Opinion: The cost of world military domination | Chroniclers


Like all major appropriation bills, the NDAA covers a lot of ground. Everything from enlisting new recruits to ensuring those detained at Guantanamo never leave. For 30 years, he steadily increased funding for the world’s largest military and deployed it around the world in support of the 1991, 2001, and 2002 Congressional authorizations for the use of military force (AUMF ). The end result of all this spending was not impressive.

Our preemptive use of military force in other countries has made our nation less secure. He encouraged international factionalism, regional instabilities, sectarian violence, human rights violations and rogue acts of terrorism. It has placed an impossible burden on our military personnel and it will fail to create the conditions necessary to fight terrorism because it is terrorism.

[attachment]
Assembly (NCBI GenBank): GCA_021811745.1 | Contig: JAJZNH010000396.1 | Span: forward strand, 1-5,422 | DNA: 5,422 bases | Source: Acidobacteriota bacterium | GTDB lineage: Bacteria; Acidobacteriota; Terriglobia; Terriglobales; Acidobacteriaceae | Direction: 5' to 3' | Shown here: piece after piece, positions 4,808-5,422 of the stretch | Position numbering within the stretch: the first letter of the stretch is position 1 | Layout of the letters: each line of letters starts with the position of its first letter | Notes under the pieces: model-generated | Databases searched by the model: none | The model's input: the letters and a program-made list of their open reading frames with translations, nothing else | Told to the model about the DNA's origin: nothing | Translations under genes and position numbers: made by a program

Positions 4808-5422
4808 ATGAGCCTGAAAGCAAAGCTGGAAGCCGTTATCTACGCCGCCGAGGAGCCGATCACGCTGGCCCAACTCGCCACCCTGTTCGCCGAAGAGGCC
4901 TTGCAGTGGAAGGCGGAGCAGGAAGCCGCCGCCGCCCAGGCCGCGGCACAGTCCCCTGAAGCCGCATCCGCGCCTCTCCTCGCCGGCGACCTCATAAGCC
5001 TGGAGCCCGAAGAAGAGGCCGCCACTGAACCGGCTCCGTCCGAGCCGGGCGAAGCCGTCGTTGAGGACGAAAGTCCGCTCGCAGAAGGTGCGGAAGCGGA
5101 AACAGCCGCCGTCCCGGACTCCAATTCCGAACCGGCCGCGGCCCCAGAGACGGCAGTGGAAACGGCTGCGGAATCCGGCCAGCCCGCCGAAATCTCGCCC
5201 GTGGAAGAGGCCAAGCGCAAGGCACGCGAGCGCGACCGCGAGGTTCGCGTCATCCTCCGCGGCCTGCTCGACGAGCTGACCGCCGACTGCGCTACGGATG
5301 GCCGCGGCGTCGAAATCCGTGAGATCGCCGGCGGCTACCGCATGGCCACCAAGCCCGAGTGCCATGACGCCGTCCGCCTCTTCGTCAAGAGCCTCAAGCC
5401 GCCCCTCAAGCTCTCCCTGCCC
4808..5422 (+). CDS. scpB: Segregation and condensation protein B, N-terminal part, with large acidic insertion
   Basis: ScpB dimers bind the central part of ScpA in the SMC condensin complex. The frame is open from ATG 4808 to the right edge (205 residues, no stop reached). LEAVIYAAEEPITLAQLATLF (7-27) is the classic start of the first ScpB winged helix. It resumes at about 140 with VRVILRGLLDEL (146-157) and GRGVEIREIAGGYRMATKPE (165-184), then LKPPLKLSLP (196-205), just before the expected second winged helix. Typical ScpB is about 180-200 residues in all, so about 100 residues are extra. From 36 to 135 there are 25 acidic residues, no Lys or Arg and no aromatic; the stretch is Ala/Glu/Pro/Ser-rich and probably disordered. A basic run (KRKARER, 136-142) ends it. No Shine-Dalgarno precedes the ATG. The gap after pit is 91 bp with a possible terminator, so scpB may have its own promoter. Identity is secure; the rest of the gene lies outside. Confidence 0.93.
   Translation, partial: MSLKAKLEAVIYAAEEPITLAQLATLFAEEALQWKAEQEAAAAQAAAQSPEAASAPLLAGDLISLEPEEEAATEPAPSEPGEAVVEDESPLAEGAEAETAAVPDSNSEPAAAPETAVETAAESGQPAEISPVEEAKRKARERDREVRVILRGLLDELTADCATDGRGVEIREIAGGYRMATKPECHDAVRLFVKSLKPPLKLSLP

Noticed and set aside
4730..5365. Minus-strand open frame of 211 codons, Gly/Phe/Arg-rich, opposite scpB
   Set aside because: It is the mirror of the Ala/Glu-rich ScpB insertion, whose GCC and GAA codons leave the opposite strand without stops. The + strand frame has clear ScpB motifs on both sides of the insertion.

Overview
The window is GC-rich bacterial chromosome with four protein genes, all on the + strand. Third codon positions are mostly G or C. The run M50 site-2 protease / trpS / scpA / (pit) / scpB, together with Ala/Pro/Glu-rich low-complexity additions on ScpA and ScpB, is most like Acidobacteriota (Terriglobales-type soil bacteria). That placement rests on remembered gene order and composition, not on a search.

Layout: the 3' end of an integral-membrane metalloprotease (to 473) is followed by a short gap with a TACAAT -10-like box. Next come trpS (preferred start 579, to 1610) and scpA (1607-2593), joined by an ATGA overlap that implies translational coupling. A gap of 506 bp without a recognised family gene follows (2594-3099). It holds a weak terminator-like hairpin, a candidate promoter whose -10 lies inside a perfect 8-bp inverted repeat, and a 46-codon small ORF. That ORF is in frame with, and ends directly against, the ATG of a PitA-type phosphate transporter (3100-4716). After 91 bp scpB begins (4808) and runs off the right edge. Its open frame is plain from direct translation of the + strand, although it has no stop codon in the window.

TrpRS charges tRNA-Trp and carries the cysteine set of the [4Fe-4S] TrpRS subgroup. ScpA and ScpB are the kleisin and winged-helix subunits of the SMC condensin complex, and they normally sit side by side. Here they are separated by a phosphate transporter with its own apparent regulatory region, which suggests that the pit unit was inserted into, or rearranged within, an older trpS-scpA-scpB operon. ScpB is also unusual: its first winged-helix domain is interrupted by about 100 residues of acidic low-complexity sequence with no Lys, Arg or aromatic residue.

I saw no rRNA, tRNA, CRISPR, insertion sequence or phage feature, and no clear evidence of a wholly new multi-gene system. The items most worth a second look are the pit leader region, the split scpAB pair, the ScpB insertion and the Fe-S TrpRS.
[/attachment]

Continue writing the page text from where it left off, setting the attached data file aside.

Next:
The argument here is not that we don’t need military capabilities and national security agencies. The argument is that funding and using an extremely powerful military is inefficient and unsustainable. Just as the realities of climate change require disengaging from an energy policy that is too dependent on fossil fuels, today’s geopolitical realities are forcing this country to begin to disengage from military domination as the main tool of foreign relations and national security.

Senator Daines is expected to join Senator Tester and Representative Rosendale in supporting the repeal of AUMF and all three are expected to join other members of Congress calling for more oversight and major cuts in defense spending.

Steve Dagger writes for the Friends of Montana Committee on National Law Advocacy Teams (Bozeman, Great Falls, Helena and Missoula).

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